Goodbye Stringy

One of the hardest decisions I’ve had to make in the garden was to take out the stringy mango. I bought my house from the family of a woman called Beattie, and it was her brother who built it in the 1940s and planted the mango. It was a beautiful old tree and I was very attached to it. It even had things grown into it over the years – the chain of a hanging basket that was left there too long and a lethal looking hook, put there for who knows what dastardly reason. A very healthy profusion of orchids lived on it, and I don’t even want to think about the all birds and other life it has supported over the years.

I am a person who believes that one of the main problems we currently face on the planet is  the systematic destruction of trees over hundreds of years. We have chopped down our forests, everywhere. We are a culture of tree haters – people don’t like trees dropping leaves on their cars, or being a place where noisy birds gather and poop. Personally I think if you are a person who hates trees then maybe this planet is not for you and you should get off it. Go and live on the bloody moon and let us Earth lovers bring back the Garden of Eden that once was.

Beautiful as she was, my stringy cast a huge amount of shade (not dappled shade!) where I didn’t want it and, being a stringy, even the lorikeets and flying foxes wouldn’t touch it. And when I tried to dig a hole at the back of my garden and hit wood, I realised that the mango roots were going to prevent me from planting any other trees in my garden.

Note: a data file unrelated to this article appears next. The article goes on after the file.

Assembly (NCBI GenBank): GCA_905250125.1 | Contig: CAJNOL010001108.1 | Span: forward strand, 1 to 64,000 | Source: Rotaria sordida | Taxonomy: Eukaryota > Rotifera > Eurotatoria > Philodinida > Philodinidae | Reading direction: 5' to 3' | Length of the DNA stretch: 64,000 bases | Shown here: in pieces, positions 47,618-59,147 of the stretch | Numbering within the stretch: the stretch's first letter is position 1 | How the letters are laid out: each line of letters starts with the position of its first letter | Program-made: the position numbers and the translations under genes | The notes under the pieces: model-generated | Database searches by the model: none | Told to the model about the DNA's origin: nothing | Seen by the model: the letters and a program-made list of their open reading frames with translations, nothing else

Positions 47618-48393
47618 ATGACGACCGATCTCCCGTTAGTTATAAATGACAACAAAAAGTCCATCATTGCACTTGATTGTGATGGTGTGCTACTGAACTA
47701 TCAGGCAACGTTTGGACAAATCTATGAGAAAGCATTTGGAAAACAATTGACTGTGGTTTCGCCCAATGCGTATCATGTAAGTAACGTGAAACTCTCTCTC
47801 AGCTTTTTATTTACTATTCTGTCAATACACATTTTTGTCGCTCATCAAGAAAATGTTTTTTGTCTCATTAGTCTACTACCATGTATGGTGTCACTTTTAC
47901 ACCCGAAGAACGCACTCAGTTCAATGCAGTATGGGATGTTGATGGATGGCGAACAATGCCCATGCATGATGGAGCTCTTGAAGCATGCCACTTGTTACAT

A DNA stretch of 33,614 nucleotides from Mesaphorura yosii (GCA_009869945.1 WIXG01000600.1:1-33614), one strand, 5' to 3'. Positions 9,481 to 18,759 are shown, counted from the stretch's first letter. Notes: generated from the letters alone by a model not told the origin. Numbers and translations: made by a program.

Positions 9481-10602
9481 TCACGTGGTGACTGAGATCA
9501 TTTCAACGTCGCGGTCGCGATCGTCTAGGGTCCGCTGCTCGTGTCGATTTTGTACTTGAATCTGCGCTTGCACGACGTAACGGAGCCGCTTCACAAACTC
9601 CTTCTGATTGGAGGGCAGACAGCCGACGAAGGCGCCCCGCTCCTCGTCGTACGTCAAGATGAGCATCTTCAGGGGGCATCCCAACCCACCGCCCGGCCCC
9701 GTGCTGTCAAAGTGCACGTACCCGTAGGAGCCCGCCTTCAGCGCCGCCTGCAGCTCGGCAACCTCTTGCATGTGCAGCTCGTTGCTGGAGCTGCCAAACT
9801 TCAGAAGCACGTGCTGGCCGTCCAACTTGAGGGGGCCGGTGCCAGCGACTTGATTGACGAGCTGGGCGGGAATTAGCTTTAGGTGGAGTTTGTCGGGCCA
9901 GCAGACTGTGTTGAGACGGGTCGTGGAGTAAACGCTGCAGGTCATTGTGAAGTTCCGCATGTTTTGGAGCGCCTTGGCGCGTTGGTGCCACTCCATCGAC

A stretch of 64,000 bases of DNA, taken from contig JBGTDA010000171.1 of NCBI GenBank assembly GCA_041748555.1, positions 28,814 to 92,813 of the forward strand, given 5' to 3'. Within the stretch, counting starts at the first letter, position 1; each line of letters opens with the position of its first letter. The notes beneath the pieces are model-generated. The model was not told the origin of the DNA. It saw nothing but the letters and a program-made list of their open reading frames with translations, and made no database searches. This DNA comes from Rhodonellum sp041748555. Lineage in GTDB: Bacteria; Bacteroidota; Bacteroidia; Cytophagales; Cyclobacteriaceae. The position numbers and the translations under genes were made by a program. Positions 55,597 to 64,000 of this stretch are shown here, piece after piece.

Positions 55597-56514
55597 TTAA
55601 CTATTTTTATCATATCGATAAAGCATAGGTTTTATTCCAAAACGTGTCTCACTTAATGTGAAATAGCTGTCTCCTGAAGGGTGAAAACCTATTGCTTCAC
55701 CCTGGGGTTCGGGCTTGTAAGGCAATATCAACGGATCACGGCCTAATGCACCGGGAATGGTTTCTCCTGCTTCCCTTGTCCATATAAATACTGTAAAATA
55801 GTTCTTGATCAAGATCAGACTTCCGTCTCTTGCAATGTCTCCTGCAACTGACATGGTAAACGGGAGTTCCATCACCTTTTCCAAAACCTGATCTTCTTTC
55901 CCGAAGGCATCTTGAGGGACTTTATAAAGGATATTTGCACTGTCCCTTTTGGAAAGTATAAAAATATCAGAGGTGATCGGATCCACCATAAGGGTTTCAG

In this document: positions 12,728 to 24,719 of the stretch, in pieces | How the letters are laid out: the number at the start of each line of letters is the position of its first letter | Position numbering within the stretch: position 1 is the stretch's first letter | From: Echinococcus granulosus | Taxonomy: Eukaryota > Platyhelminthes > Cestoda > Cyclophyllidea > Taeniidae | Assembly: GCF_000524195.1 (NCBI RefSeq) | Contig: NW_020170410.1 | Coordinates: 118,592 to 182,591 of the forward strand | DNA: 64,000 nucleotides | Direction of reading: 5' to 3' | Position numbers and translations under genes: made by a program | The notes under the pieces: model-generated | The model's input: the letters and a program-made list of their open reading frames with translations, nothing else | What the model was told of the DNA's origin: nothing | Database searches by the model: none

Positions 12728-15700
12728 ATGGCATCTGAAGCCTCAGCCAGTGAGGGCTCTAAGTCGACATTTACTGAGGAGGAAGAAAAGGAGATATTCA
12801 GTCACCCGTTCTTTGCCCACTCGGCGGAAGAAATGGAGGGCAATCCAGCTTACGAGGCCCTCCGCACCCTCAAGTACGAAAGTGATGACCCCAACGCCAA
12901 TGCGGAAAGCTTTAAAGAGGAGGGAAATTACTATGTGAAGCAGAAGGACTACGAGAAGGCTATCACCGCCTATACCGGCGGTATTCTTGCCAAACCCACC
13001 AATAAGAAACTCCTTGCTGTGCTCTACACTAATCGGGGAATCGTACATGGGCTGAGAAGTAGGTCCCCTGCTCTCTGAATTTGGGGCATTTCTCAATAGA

So it was with no small amount of grief I made the decision that she had to go. I was devastated. I transplanted some of the orchids onto another mango, organised for a local tree-feller to come and take her down and said my goodbyes to her. But I couldn’t bear to watch the actual operation itself.

Even now I sometimes get tearful just thinking about it – that act of destruction perpetrated by me. I still don’t know if it was the right thing to do. I had the tree cut down because it wasn’t convenient for my plans. I am replacing her with others, but it will be a long time before those trees become grand old ladies and create the habitat that she did. If they ever do.

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